Common law marriage in SC
Last month a Charleston domestic relations case was published by the SC Court of Appeals that discussed common law marriage. The court examined the rules of common law marriage in South Carolina, still in effect retroactively after Stone v. Thompson, 428 S.C. 79, 833 S.E.2d 266 (2019), as applied to a Charleston couple where the Husband was pleading a common law marriage.
In the case of Powell v Dolin, Powell filed for divorce and alleged equitable apportionment of marital property and custody of a child, among other things. In June of 2018 Ms. Dolin placed her home up for sale. It was titled in her name and mortgaged to her. The parties had not been living together for many years, and both had been dating other people. The home was located on the Charleston peninsula and likely had a great deal of equity, which is why (in my opinion only!) Powell chose to file his lawsuit 3 days after Ms. Dolin listed the home for sale.
Of special note was the filing of a 2011 custody case between Powell and Dolin wherein both parties swore that they were not married. The parties came to a written agreement in that matter, but the case was never finalized in the family court and the matter was administratively dismissed.
In citing Stone, the court found that "...a party asserting a common-law marriage is required to demonstrate mutual assent to be married..." The court's ruing was consistent with South Carolina policy regarding the sanctity of a marital relationship and a reticence to impose one on folks who did not fully intend it.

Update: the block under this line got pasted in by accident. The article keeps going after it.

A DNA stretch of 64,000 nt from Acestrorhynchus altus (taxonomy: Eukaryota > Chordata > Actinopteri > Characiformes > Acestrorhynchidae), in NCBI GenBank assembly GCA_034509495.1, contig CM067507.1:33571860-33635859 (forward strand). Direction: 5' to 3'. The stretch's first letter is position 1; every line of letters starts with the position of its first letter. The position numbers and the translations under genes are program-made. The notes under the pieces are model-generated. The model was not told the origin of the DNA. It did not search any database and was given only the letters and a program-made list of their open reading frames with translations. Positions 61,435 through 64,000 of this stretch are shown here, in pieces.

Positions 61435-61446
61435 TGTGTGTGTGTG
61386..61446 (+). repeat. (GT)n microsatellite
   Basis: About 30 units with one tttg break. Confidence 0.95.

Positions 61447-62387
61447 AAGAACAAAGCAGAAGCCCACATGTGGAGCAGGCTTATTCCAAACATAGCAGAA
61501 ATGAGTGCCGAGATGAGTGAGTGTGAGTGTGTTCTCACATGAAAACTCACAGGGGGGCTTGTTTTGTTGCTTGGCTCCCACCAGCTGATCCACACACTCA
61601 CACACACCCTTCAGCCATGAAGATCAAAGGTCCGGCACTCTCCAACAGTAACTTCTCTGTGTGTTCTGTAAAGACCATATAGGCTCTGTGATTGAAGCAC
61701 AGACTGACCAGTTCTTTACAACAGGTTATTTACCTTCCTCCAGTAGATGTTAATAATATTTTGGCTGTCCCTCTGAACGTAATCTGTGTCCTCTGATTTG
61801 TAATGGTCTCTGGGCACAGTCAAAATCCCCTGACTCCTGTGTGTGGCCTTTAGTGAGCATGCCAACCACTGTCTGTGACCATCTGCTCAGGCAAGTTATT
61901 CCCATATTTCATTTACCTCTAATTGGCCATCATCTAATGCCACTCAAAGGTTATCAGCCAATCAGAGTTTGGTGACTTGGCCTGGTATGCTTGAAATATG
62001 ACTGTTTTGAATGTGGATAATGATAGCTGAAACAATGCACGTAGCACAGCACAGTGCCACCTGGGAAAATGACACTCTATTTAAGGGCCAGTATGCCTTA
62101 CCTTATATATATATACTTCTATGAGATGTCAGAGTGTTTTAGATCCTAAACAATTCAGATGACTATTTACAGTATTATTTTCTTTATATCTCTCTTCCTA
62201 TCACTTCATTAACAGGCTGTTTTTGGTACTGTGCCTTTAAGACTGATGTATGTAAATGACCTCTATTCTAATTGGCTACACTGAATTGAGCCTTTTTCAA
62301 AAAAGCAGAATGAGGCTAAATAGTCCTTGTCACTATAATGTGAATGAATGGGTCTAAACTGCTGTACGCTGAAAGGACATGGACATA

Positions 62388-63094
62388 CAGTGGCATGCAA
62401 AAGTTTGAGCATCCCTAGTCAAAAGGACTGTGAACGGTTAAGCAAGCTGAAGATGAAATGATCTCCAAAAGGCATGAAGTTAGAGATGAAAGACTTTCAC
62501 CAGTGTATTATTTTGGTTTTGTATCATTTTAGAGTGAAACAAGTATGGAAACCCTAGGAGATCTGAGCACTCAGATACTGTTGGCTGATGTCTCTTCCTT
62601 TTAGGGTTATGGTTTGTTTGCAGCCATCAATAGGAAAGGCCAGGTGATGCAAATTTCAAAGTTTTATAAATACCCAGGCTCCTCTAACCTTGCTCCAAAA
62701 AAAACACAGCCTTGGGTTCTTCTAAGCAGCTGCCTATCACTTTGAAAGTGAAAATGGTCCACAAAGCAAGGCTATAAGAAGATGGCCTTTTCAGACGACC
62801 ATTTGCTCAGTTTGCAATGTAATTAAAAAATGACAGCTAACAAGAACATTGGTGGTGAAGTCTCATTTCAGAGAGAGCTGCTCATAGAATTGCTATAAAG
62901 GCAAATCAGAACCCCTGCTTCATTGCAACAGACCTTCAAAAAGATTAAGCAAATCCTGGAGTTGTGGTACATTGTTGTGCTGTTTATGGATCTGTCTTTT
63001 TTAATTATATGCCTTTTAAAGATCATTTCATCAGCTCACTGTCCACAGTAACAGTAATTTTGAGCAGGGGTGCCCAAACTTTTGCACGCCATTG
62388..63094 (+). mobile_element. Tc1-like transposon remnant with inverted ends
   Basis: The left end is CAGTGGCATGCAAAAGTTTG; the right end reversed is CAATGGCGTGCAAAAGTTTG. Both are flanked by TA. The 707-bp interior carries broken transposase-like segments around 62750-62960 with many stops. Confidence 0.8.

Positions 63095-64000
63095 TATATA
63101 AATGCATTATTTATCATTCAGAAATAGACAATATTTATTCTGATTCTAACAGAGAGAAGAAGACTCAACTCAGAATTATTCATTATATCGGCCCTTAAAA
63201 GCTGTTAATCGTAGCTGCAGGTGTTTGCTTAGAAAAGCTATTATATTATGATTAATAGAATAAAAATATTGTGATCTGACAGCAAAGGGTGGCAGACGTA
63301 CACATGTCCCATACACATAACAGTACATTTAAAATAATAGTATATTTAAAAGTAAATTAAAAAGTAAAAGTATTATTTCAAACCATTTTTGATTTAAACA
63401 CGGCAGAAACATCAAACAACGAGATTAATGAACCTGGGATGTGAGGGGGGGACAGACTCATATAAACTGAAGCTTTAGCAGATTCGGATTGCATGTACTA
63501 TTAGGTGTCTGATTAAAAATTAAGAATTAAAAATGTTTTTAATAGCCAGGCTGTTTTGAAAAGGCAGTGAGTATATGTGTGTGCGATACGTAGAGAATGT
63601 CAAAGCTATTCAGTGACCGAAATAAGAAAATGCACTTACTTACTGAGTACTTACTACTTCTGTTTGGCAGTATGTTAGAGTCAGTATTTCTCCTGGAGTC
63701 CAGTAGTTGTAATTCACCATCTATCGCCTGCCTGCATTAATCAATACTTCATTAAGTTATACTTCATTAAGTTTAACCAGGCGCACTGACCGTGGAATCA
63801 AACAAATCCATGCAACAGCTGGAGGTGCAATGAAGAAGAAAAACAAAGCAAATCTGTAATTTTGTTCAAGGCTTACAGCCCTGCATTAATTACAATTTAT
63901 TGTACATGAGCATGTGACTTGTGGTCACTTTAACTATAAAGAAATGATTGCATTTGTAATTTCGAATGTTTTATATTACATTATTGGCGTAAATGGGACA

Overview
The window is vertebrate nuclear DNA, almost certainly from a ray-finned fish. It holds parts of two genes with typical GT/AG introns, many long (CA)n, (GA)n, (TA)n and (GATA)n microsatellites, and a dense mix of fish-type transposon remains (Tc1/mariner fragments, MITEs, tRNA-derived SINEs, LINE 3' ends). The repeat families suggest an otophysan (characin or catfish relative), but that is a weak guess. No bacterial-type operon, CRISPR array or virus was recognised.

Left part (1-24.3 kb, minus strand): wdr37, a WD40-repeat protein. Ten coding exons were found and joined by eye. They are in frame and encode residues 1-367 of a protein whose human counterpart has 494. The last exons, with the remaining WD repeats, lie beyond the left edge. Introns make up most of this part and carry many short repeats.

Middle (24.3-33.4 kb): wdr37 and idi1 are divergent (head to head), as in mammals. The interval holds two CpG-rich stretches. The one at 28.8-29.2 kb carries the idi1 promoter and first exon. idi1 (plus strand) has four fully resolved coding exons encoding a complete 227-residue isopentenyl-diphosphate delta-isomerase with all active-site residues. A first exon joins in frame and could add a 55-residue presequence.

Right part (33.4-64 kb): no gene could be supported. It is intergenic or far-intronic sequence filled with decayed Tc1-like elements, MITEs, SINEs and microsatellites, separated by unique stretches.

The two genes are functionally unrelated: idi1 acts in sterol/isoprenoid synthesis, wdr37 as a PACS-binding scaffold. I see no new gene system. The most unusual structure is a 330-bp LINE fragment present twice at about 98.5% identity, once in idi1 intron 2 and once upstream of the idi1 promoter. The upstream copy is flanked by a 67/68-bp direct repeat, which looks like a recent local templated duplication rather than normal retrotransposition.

The court found that Powell called himself "married" when it was convenient and financially beneficial for him to do so, but considered himself single when marriage was inconvenient or financially detrimental. Regardless, the court was required to find Dolin's consent to be common law married in light of Powell's claim.
Needless to say, the court found no evidence of Dolin's consent:
(Powell) was not subject to paying spousal support, providing (Dolin) or their children health insurance, sharing assets, or any other financial obligations a spouse might incur. Moreover, (Powell) was aware (Dolin) was involved in relationships with other men, and he provided care for the parties' children when (Dolin) went out on dates. All of this, when considered alongside the verified complaint and sworn affidavit from (Powell) 2011 family court litigation, convinces us the family court erred in finding a common law marriage existed.
While it seems straightforward, the trial court appeared to be caught up in the period of time the parties had cohabitated as determinative of the existence of a common law marriage. But if there was any confusion, the Powell v Dolin case makes it very clear- a trial court must find both parties mutually consented to being common law married, and that any period of cohabitation was only one factor in a determination of mutual consent.
I hope you find this helpful!